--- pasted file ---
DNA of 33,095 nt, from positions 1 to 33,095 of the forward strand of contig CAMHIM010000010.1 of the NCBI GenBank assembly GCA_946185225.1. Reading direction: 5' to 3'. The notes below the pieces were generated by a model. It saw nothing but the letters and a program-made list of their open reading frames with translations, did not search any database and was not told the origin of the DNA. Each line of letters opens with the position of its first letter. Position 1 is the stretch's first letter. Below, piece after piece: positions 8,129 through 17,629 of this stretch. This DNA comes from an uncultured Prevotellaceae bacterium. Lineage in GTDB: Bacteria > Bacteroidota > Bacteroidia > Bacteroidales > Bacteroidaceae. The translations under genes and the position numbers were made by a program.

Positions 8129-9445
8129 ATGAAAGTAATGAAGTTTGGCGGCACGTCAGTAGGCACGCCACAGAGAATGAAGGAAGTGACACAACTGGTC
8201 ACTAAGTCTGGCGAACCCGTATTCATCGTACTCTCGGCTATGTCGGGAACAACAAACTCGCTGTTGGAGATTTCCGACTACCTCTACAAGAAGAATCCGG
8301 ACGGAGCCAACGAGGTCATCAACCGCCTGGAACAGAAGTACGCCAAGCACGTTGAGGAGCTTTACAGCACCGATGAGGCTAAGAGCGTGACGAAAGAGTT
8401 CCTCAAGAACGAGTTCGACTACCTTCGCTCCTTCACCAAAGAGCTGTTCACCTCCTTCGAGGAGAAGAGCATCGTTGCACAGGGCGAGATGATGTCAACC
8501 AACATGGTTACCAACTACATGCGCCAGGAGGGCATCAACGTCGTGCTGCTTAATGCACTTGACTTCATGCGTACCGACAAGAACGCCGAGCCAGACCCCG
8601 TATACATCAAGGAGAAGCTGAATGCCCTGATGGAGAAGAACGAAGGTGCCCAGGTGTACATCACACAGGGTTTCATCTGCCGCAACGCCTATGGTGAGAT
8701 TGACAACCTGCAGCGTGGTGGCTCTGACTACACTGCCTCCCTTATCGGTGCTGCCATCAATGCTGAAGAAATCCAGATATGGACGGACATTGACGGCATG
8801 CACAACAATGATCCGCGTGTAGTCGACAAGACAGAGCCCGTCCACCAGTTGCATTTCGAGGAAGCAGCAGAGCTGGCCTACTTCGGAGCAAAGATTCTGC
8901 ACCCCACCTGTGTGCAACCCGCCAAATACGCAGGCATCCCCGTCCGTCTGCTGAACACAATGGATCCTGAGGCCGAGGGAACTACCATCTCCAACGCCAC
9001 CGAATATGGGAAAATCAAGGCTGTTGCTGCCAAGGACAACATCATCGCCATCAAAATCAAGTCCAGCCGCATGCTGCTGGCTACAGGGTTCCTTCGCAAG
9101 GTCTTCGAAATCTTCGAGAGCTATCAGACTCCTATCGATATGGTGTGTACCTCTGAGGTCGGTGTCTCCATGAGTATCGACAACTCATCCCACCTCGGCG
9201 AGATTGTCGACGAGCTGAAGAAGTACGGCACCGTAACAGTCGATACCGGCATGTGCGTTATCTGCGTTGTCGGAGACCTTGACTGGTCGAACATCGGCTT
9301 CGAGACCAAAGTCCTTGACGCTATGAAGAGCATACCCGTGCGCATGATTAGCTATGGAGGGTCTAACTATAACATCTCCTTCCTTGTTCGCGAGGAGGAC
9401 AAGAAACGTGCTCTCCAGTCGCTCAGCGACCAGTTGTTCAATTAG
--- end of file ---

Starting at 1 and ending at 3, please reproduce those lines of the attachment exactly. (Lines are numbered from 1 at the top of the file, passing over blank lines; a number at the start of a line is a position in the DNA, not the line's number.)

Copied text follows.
DNA of 33,095 nt, from positions 1 to 33,095 of the forward strand of contig CAMHIM010000010.1 of the NCBI GenBank assembly GCA_946185225.1. Reading direction: 5' to 3'. The notes below the pieces were generated by a model. It saw nothing but the letters and a program-made list of their open reading frames with translations, did not search any database and was not told the origin of the DNA. Each line of letters opens with the position of its first letter. Position 1 is the stretch's first letter. Below, piece after piece: positions 8,129 through 17,629 of this stretch. This DNA comes from an uncultured Prevotellaceae bacterium. Lineage in GTDB: Bacteria > Bacteroidota > Bacteroidia > Bacteroidales > Bacteroidaceae. The translations under genes and the position numbers were made by a program.

Positions 8129-9445
8129 ATGAAAGTAATGAAGTTTGGCGGCACGTCAGTAGGCACGCCACAGAGAATGAAGGAAGTGACACAACTGGTC